• If no response with low-potency steroid, consider high-potency steroid cream.
  • Antihistamines may be useful until local measures take effect, particularly sedating antihistamines, which will reduce nighttime itching.
  • P.869

  • Some experts suggest a trial of tricyclic antidepressants to reduce nighttime scratching.
  • Zinc oxide can be used after completing steroid course for barrier protection (3)[C]; petroleum jelly is another barrier treatment.
  • Although trial data are mixed, topical capsaicin cream may be used in combination with steroid cream if refractory itch or hypersensitized skin (1,5)[A].
  • A small RCT showed benefit with 0.1% tacrolimus ointment; this may be a good choice in patients with skin thinning at risk for atrophy from prolonged steroid use (6)[C].
  • Several small case series have shown symptomatic benefit with methylene blue injection; this may be an additional option for patients with refractory symptoms (7)[C].
Second Line
Radiation may be used to destroy nerve endings (create permanent anesthesia) in intractable cases. This is almost never indicated but is very effective.
ISSUES FOR REFERRAL
  • Intractable pruritus: Consider referral to gastroenterology (for colonoscopy) or dermatology (for additional treatment, possibly injections). Refractory or persistent symptoms should signal the possibility of underlying neoplasia, as pruritus ani of long duration is associated with a greater likelihood of colorectal pathology.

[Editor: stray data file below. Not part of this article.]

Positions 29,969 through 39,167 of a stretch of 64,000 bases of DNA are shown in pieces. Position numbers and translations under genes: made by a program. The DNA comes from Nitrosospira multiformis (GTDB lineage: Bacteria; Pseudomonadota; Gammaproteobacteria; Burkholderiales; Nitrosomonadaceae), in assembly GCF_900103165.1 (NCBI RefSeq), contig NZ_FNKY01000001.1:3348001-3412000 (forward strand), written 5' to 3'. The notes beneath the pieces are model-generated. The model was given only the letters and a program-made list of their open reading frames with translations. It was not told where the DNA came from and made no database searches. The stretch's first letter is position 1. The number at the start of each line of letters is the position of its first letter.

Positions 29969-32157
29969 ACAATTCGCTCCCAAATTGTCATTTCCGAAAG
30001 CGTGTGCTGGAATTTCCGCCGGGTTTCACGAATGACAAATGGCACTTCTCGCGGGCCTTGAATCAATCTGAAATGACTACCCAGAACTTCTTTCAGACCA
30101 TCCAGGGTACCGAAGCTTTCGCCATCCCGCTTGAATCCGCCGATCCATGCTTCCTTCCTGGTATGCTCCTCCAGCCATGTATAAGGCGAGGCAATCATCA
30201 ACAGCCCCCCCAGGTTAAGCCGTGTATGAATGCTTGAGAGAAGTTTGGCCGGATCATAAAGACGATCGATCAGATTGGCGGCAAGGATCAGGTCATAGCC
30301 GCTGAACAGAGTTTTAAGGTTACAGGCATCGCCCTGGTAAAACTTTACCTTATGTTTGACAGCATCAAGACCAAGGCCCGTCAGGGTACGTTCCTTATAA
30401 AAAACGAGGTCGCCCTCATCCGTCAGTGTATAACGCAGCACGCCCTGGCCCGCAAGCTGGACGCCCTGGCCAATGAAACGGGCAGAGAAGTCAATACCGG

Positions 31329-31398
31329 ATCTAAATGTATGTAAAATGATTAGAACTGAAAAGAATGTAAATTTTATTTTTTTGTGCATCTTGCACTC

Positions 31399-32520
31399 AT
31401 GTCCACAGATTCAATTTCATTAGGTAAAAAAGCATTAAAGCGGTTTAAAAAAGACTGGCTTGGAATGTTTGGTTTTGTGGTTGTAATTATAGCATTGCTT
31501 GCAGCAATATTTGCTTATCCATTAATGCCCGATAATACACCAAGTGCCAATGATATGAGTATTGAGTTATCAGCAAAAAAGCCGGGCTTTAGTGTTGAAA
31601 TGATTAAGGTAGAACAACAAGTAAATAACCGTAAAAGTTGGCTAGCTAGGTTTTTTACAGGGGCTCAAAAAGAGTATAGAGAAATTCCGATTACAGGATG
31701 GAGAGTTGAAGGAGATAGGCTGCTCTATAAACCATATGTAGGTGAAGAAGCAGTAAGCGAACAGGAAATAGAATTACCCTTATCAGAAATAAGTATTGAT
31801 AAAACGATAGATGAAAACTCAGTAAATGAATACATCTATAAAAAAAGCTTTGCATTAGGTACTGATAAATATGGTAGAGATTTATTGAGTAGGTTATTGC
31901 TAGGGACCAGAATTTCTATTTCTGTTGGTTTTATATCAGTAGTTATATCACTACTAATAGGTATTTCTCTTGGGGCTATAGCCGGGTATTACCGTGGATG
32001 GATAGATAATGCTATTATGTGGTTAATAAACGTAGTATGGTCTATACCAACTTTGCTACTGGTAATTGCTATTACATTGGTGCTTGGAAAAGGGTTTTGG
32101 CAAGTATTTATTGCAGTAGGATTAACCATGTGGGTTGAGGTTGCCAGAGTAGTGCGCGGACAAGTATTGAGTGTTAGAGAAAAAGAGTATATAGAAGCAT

• If risks or red flags for colon cancer are present, refer for colonoscopy.
SURGERY/OTHER PROCEDURES
None unless malignancy identified
image ONGOING CARE
FOLLOW-UP RECOMMENDATIONS
See patient in 2 weeks if not improving. Check for persistent lichenification. With refractory pruritus or lichenification that does not resolve, consider underlying malignancy.
DIET
  • Trial elimination of foods and beverages known or suspected to exacerbate symptoms: coffee, tea, chocolate, beer, cola, vitamin C tablets in excessive doses, citrus fruits, tomatoes, or spices
  • Eliminate foods or drugs contributing to loose bowel movements. Add fiber supplementation to bulk stools and prevent fecal leakage in patients who have fecal incontinence or partially formed stools.
PATIENT EDUCATION
  • Review proper anal hygiene:
    • Resist overuse of soap and rubbing.
    • Avoid toiletry products with irritating perfumes and dyes.
    • Avoid use of ointments to the area, including witch hazel.
    • Wear loose, light cotton clothing.
    • If moisture is a problem, unmedicated talcum powder or cornstarch to keep the area dry.
    • Cleanse perianal area after bowel movements with water-moistened cotton.
    • Dry area after bathing by patting with a soft towel or by using a hair dryer (1).
  • Avoid medications that cause diarrhea or constipation.
  • Avoid foods implicated in pruritus ani: caffeine, cola, chocolate, citrus, tomatoes, tea, beer/wine (3)[C].
  • Use barrier protection if engaging in anal intercourse.
  • If unable to completely empty rectum with defecation, use small plain-water enema (infant bulb syringe) after each bowel movement to prevent soiling and irritation.
PROGNOSIS
  • Conservative treatment is successful in ˜90% of patients.
  • Idiopathic pruritus ani often is chronic, waxing and waning. Regardless of etiology, however, pruritus ani may be persistent and recurrent.